In 2007 Kiser published a new technique for concomitant ablation of AF (during heart surgery for other reasons (Kiser 2007) and subsequently adapted it for stand-alone minimally invasive surgery for AF (Kiser 2008); he entitled it the Ex-Maze (Kiser 2008a), now referred to as the “Five Box” procedure. Like other minimaze procedures, it can be performed on the beating heart, without cardiopulmonary bypass or a median sternotomy. He describes it in this way:
The paracardioscopic ex-maze (PEX) procedure is a totally endoscopic, minimally invasive surgical procedure for the correction of all types of atrial fibrillation. The PEX is performed on the epicardial surface of the beating heart without the use of cardiopulmonary bypass. Access to the pericardium is via a novel transdiaphragmatic approach using a cannula to access the posterior heart. Additionally, right chest thoracoscopy provides access to the right epicardium to complete a bi-atrial ablation pattern. A unipolar, irrigated radiofrequency device is used to create the epicardial lesions. Because the lesions are created on the epicardium, lesion contiguity can be verified by visual observation. Also, as the heart is beating, conversion to sinus rhythm can be directly observed during the procedure and pulmonary vein isolation/exit block can be verified after lesion creation.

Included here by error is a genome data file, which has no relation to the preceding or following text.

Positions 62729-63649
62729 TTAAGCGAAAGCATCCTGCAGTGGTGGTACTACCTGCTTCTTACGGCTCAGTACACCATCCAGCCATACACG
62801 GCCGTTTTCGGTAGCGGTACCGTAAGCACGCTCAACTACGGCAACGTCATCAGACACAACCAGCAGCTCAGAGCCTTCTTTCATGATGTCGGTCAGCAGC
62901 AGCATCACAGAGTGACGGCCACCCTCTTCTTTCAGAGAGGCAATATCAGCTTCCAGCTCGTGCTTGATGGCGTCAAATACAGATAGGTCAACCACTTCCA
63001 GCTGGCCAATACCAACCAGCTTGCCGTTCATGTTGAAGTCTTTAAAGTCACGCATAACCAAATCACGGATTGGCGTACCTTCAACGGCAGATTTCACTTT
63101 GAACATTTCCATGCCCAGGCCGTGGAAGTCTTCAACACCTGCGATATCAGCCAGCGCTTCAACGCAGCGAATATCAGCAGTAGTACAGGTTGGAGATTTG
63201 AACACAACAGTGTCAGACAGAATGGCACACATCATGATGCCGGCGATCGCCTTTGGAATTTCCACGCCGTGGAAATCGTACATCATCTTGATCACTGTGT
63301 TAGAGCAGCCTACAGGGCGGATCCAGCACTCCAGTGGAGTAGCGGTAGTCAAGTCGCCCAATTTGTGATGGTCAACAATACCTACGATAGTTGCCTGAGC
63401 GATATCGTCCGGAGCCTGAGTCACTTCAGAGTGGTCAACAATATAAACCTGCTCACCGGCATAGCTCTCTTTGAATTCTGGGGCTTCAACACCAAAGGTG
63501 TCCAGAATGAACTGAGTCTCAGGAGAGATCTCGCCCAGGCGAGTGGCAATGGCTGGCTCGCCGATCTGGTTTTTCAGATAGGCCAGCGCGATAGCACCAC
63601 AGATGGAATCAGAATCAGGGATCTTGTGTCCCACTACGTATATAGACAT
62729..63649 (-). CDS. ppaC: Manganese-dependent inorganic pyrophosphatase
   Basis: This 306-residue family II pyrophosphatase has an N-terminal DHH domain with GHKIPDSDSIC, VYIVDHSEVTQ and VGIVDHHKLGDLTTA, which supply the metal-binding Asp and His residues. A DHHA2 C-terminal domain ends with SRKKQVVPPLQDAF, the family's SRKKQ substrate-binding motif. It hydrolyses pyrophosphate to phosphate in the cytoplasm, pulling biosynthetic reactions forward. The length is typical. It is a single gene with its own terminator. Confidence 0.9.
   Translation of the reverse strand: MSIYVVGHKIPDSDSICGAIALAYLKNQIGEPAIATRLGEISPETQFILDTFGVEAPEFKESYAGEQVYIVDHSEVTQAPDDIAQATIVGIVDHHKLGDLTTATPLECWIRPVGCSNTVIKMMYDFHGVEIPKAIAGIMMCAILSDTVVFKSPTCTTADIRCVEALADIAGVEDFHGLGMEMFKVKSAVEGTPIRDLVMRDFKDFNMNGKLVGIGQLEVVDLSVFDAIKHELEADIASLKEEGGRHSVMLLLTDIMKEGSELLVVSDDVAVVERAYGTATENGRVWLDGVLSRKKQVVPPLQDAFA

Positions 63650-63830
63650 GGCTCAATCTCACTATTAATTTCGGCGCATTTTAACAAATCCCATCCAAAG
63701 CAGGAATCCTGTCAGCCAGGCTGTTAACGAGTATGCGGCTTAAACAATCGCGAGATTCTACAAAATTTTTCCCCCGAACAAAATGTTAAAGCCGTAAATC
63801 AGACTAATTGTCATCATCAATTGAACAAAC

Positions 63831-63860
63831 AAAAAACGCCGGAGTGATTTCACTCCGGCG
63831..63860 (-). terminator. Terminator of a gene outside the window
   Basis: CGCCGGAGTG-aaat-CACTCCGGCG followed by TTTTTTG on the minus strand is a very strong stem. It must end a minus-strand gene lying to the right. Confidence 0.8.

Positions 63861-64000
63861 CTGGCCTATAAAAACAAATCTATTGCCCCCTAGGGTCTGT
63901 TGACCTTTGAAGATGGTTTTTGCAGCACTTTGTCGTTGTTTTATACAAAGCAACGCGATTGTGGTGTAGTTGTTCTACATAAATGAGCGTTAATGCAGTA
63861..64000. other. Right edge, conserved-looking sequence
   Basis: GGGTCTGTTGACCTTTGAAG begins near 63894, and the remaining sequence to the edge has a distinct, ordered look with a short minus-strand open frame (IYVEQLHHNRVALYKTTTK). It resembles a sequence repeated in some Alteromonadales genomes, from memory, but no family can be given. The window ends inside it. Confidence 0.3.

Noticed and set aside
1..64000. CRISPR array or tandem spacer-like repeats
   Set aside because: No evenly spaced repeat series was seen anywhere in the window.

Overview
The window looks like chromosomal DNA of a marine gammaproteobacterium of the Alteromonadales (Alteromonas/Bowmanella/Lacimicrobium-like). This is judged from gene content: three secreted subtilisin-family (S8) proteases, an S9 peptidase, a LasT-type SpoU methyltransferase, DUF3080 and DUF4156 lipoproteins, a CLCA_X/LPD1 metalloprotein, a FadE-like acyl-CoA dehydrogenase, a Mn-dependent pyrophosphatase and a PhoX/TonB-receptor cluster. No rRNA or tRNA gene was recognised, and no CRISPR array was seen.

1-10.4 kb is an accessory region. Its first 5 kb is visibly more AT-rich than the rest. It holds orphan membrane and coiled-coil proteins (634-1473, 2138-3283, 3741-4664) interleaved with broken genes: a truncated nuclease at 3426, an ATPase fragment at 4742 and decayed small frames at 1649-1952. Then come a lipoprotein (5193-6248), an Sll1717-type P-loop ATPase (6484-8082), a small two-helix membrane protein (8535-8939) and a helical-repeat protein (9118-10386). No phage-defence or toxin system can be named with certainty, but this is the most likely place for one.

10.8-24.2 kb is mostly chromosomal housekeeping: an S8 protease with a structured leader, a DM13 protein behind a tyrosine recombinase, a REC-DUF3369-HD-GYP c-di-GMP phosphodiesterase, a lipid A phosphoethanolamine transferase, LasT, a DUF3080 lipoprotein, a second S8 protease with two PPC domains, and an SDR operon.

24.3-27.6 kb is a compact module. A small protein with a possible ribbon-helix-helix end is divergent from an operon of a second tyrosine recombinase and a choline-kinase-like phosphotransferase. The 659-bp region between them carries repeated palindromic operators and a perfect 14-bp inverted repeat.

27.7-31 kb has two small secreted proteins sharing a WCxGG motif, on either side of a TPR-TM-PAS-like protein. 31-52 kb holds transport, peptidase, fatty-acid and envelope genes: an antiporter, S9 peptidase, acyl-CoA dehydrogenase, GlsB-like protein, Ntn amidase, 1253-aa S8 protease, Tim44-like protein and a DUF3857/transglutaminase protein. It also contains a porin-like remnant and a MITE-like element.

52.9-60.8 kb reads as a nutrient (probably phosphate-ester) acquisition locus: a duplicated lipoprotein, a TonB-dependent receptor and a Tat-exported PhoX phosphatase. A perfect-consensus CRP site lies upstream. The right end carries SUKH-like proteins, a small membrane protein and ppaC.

To date, one study has been published regarding efficacy of this procedure (Kiser 2008b).